She raises one magnificent eyebrow and shakes a warning finger at me. "The tragedy of certain well-intentioned people," she declares, "is that they don't have the courage of their commitments, and they fail to follow their ideas to their logical conclusion."
"The time is right," I say, rising from my chair. "The operation was very stressful, and we need to regain our strength. . . ."
Grabbing her by the elbow, I push her into the corridor. "Walk on ahead, my lovely. I want to see all the wonders you're pulling behind you."
"Would you dare repeat that in front of Sihem?"
"Only imbeciles never change their minds."
Kim's laughter lights up the hospital corridor like a garland of bright flowers in a home for the dying.
* * *
In the canteen, Ilan Ros joins us just as we're finishing our lunch. He sets his overloaded tray on the table and places himself on my right so that he's facing Kim. His jowls are scarlet, and he's wearing a loose apron over his Pantagruelian belly. He begins by gobbling up three slices of cold meat in quick succession and then wipes his mouth on a paper napkin. "Are you still looking for a second house?" he asks me amid a lot of voracious smacking.
"That depends on where it is."
"I think I've come up with something for you. Not far from Ashkelon. A pretty little villa with just what you need to tune out completely."
My wife and I have been looking for a small house on the seashore for more than a year. Sihem loves the sea. Every other weekend, my hospital duties permitting, we get into our car and head for the beach. We walk on the sand for a long time, and then we climb a dune and stare at the horizon until late in the night. Sunsets exercise a degree of fascination on Sihem that I've never been able to get to the bottom of.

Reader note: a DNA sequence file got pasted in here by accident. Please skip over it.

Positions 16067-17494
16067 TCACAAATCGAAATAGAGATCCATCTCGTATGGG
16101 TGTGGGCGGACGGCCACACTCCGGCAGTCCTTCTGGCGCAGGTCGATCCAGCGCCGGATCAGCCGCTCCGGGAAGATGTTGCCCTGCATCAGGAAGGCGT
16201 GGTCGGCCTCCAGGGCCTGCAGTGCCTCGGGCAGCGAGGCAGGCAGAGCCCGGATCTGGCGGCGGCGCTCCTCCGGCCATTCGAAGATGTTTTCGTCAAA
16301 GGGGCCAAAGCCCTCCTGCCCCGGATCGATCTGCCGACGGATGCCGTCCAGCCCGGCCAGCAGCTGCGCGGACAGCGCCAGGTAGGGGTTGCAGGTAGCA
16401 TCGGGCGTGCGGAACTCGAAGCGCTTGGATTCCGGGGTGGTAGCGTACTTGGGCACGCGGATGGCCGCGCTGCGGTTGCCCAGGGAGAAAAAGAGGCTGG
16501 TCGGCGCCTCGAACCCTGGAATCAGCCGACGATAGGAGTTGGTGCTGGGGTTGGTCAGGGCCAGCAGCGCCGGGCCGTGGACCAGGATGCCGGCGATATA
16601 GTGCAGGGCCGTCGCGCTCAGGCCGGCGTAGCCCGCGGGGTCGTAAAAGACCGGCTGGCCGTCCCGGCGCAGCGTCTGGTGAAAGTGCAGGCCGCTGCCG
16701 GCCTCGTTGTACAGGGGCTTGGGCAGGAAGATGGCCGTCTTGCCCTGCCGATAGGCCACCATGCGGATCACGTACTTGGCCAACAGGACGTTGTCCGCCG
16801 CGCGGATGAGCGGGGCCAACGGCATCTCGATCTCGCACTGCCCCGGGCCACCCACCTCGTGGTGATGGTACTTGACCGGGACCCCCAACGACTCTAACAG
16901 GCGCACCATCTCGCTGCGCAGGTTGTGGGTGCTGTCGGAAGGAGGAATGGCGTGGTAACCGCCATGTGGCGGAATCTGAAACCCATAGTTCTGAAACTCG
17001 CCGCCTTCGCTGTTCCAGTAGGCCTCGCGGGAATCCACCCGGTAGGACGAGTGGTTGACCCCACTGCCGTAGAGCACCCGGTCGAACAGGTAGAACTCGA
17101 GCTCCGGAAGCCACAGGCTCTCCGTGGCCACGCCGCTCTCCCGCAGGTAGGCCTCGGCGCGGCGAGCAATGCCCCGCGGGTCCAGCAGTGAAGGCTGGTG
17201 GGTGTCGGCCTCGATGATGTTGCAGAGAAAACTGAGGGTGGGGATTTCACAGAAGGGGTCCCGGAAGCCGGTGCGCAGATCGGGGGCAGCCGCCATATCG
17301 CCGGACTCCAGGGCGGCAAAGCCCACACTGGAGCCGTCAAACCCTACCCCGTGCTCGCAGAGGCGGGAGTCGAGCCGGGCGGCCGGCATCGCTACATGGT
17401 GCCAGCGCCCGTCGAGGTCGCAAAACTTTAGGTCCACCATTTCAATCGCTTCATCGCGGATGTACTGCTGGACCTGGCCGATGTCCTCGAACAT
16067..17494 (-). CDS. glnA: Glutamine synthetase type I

"You think I can afford it?" I ask.
Ilan Ros utters a brief laugh, and his crimson neck shakes like gelatin. "Amin, you haven't put your hand in your pocket for so long that I figure you must have plenty socked away. Surely enough to make at least half of your dreams come true . . ."
Suddenly, a tremendous explosion shakes the walls of the canteen and sets the glasses tinkling. Everyone in the place looks at one another, puzzled, and then those close to the picture windows get up from their tables and peer out. Kim and I rush to the nearest window. Outside, the people at work in the hospital courtyard are standing still, with their faces turned toward the north. The facades of the buildings across the way prevent us from seeing farther.
"That's got to be a terrorist attack," someone says.
Kim and I run out into the corridor. A group of nurses is already coming up from the basement and racing toward the lobby. Judging from the force of the shock wave, I'd say the explosion couldn't have gone off very far away. A security guard switches on his transceiver to inquire about the situation. The person he's talking to doesn't know any more than he does. We storm the elevator, get out on the top floor, and hurry to the terrace overlooking the south wing of the building. A few curious people are already there, gazing out, with their hands shading their eyes. They're looking in the direction of a cloud of smoke rising about a dozen blocks from the hospital.
A security guard speaks into his radio: "It's coming from the direction of Hakirya," he says. "A bomb, maybe a suicide bomber. Or a booby-trapped vehicle. I have no information. All I can see is smoke coming from whatever the target was."
"We have to go back down," Kim tells me.
"You're right. We have to get ready to receive the first evacuees."
Ten minutes later, bits of information combine to evoke a veritable carnage. Some people say a bus was blown up; others say it was a restaurant. The hospital switchboard is practically smoking. We've got a red alert.
Ezra Benhaim orders the crisis-management team to stand by. Nurses and surgeons go to the emergency room, where stretchers and gurneys are arranged in a frenetic but orderly carousel. This isn't the first time that Tel Aviv's been shaken by a bomb, and after each experience our responders operate with increased efficiency. But an attack remains an attack. It wears you down. You manage it technically, not humanely. Turmoil and terror aren't compatible with sangfroid. When horror strikes, the heart is always its first target.
I reach the emergency room in my turn. Ezra's in command there, his face pallid, his mobile phone glued to his ear. With one hand, he tries to direct the preparations for surgical interventions.